NANOG 90: Pondering Abstractions

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I had the pleasure of giving the keynote presentation at NANOG90 - sharing some thoughts and lessons that we have learnt in the 10 years since we started the OpenConfig project. This was a really enjoyable presentation to put together and give. It balanced being able to look back at what we’ve learnt, and also think about some important lessons that I wanted to share with the networking community.

Reimagining Network Devices

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Some reflections on the development of Software-Defined Networking, and how it has impacted the ongoing re-imagining of network devices that OpenConfig, and associated projects has driven. Almost 10 years ago, there was a shift in the IP networking industry. The move towards SDN, and its adoption by hyperscalers as a means to break apart traditional network architectures had set the scene for disruption. The question of “how are we using SDN?

NANOG 86: Emulating Network Topologies in k8s

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Marcus Hines and I spoke at NANOG86 on some of the work that we’ve been doing related to emulating network topologies in Kubernetes, and how this relates to improving network testability. The slides can be found here and there is a video on YouTube.

OpenConfig Public Projects

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There are a number of public projects that we’ve been working on over the last few years in OpenConfig, and published from Google. It seemed like it might be worth giving a brief “hitchhikers guide” that glues together some of the different projects that we’ve published on GitHub. Of course, the initial output of OpenConfig, which has motivated much of this ecosystem is the data models — which are publicly available on GitHub.

IETF98: OpenConfig Observations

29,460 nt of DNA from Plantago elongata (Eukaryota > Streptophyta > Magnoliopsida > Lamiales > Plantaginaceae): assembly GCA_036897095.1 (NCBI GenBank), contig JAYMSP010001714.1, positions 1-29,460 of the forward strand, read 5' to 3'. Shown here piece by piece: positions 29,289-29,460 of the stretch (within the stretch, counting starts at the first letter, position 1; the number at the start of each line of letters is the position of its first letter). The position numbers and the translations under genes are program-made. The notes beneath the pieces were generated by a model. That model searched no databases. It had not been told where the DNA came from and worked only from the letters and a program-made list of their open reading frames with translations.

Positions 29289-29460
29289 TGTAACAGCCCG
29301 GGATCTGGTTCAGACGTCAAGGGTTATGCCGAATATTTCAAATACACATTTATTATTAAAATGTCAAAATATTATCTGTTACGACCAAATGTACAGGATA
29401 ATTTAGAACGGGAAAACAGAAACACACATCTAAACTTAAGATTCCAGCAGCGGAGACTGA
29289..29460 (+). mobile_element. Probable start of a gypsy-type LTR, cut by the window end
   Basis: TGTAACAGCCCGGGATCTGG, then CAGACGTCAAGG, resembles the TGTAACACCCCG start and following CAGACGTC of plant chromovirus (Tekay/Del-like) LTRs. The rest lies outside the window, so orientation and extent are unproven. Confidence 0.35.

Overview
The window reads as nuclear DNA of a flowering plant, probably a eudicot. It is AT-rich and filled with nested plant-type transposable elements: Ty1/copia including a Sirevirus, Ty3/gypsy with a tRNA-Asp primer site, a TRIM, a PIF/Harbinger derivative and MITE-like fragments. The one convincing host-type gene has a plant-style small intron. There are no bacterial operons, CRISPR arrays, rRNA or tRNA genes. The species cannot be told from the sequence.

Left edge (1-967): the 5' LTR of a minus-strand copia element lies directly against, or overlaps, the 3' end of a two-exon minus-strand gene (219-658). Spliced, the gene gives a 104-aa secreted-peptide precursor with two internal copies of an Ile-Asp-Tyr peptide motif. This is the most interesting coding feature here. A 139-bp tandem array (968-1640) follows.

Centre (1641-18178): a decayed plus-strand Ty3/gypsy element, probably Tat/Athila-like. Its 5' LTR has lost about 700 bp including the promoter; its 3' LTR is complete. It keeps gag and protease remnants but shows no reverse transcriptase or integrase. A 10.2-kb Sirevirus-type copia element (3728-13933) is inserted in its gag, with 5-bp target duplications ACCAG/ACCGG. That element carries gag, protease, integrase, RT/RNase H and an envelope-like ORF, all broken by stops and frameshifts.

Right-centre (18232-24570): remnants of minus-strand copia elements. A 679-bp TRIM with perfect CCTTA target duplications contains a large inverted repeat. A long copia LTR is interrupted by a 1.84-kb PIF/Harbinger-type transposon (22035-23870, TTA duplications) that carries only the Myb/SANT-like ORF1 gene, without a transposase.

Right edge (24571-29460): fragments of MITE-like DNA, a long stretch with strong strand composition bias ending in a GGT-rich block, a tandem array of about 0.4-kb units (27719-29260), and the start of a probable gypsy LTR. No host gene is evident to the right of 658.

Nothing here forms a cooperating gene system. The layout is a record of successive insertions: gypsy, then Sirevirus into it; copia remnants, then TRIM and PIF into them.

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Anees Shaikh and I put together some thoughts that we shared with rtgwg at IETF 98 in Chicago. The slides are linked below.

FutureNet: Model-Driven Automation

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Anees Shaikh and I presented at future:net talking about automation work that we’ve been doing in OpenConfig, and I shared some of the NMS implementation I’ve been working on recently. Slides are linked below.

OpenConfig and IETF YANG Models: Can they converge?

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At IETF96 in Berlin, the chairs of the NETMOD working group, and Operations Area Director (Benoit Claise) published a statement to say “Models need not, and SHOULD NOT, be structured to include nodes/leaves to indicate applied configuration”. Now, this might seem a pretty innocuous statement, but it actually has a number of implications for the data models for network configuration and state that are being produced in the industry.

Lecture at Ecole Polytechnique: Taking Network Management into the 21st Century

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Mark Townsley and Jean-Louis Rougier again invited me to come and lecture at �cole Polytechnique this year. Their course there focuses on analysing the success of network protocols - using the (fantastic) framework laid out in RFC5218. Given that I’d spoken about SR for the last couple of years in my lecture there, and was giving a (slightly) updated version of the SR lecture at Telecom ParisTech for JLR’s ‘Future Internet’ course earlier in the week, I decided to shift the focus of my lecture at X this year to the management plane.

OpenConfig Interfaces - Some Examples

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I’ve talked a little on this site before about what we’re trying to achieve with OpenConfig. However, one of the observations that it’s easy to make is that YANG models alone don’t really achieve anything in terms of making the network more programmable. To make the network more programmable, we need to have tooling that helps us create instances of those modules, manipulate them, and then serialise the into a format that can be used to transmit data that conforms to the model to a device.